Toward the end of the season, safety Justin Simmons, linebacker Alexander Johnson, cornerback De'Vante Bausby and wide receiver Diontae Spencer met virtually with Gov. Jared Polis to urge him to take action to help incarcerated people in the state who are particularly vulnerable to COVID-19.
And though Polis did not take as much action as they had hoped, they are continuing to push forward. On Tuesday, Simmons, Johnson and Bausby were featured in a new campaign with the ACLU of Colorado to continue to shed light on the issue, which also is closely bound to the concern of mass incarceration.
During an Instagram Live interview with Kimmi Chex on the NFL's account, Simmons had the opportunity to expound upon the urgency of the issue and why he and his teammates are continuing to take action.
"We've looked at mass incarceration during this pandemic and how, for the most part, prison systems aren't great with health and monitoring that," Simmons said. "And you look at what our prison systems are in place for and you look at the guidelines we need to take, like [being] six feet apart, masks, social distancing, all these things — it's almost impossible to do that in our prisons. … The thing we talked about with Governor Polis in Colorado — you look at nonviolent crimes that people are in jail for; high-risk of COVID exposure; they have stable homes to return to; for those that can work, they have jobs set up where they are able to work and to provide to society in a positive way. When you look at all those factors within our prison systems, it's almost a no-brainer that he can use his clemency powers to release some of these folks so that they can be reunited with their families and ultimately get a second chance at life."
The ACLU video also pointed out the actions of other governors; Washington's Jay Inslee commuted the sentences of nearly 1,000 people in April near the beginning of the pandemic's outbreak in America and Kentucky's Andy Beshear took similar action.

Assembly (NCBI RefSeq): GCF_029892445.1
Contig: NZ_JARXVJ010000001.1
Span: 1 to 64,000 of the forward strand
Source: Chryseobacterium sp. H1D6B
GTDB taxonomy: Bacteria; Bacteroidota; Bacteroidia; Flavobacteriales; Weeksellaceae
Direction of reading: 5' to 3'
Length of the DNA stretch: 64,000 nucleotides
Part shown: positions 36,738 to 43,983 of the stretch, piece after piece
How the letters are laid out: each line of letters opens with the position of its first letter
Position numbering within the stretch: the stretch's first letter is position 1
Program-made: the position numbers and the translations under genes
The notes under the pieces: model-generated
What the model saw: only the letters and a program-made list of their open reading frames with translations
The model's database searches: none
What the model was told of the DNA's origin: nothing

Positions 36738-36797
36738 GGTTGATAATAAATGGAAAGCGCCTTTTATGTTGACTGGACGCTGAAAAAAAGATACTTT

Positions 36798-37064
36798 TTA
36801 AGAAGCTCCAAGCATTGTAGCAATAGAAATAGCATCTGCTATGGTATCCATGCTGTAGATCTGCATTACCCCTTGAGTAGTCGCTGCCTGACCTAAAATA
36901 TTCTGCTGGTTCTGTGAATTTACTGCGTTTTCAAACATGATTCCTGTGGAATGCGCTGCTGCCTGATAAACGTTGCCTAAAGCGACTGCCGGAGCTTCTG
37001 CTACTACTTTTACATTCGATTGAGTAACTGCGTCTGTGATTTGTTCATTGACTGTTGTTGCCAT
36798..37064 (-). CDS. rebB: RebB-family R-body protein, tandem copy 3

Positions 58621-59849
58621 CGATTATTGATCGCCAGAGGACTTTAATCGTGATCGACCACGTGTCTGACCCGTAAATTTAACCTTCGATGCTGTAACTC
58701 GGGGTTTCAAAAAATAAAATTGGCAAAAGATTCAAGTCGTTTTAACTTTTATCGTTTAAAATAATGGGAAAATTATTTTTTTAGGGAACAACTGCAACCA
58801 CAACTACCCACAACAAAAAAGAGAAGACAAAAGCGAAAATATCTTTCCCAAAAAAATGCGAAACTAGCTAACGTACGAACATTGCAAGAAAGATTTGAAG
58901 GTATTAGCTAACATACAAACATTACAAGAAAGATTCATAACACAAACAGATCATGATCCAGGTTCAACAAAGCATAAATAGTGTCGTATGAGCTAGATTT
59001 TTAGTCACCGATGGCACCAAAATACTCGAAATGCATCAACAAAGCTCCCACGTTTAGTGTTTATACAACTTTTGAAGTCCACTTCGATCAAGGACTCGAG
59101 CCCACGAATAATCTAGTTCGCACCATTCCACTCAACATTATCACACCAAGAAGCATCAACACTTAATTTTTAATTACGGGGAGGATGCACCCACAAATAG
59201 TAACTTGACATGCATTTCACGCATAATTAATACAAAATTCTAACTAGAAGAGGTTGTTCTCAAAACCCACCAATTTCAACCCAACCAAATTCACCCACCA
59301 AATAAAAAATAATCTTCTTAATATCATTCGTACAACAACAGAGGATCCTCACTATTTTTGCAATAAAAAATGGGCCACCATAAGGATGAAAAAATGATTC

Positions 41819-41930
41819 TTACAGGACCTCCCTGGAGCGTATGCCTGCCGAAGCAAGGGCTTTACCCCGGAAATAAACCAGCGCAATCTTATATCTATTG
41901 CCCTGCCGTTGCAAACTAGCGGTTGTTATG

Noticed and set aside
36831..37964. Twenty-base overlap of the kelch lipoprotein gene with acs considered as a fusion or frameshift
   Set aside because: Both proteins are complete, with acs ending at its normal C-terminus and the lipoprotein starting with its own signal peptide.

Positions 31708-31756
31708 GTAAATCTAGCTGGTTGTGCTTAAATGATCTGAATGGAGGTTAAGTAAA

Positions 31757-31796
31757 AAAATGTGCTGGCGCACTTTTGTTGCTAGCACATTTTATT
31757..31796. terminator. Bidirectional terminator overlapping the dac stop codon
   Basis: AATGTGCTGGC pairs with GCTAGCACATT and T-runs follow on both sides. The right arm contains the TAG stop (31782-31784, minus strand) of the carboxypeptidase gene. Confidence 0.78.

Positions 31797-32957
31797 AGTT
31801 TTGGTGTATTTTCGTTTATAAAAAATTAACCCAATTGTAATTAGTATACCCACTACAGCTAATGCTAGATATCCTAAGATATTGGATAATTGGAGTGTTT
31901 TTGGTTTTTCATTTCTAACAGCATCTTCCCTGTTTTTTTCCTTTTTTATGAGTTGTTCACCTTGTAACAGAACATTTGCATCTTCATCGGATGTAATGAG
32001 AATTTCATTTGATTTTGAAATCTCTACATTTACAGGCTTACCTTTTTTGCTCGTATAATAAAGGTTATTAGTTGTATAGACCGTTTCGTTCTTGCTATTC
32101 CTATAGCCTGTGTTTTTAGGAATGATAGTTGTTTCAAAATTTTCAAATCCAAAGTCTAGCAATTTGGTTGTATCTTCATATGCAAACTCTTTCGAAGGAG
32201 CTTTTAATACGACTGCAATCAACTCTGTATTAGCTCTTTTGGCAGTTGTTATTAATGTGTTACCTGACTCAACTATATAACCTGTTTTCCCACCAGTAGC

"There's so many people in prison, that are in our prisons right now, that are nonviolent, at high risk of exposure for COVID, have safe homes to return to, have stable jobs to return to, aren't threats to society that deserve a second chance at an opportunity to live their life and to show the greater good in humanity instead of ultimately sentencing them to their deaths with COVID running amok in our country," Simmons said. "It's just sad that even after having a conversation with him and it seeming like he understood and was really listening to the stories from some of the guys that were on that call, it's really sad that even after all that he had only granted clemency to, I think, four people. … This is a hard time for a lot of people in our country. It's just sad that those families still have to go through what they go through. I'm happy to the four families that are receiving their people back in their lives, but for the other families, families like Ron Johnson and his daughter Amber Johnson, who has been fighting for him for so long, it's just really sad that the governor isn't exercising his clemency powers."
Below the Fold
Though the Broncos' secondary lost several key players near the end of the season, the overall performance of the unit in 2020 was above average, Pro Football Focus notes. In addition to having a cornerback like Bryce Callahan, to whom PFF gave All-Pro honors, PFF says the Broncos may have had the top safety duo. "Denver had one of the best, if not the best, safety tandems of the 2020 season," Anthony Treash wrote. "Kareem Jackson and Justin Simmons ranked fifth and seventh, respectively, among 91 qualifying safeties in coverage grade. This made it back-to-back years in which they each were among the NFL's 10 highest-graded safeties."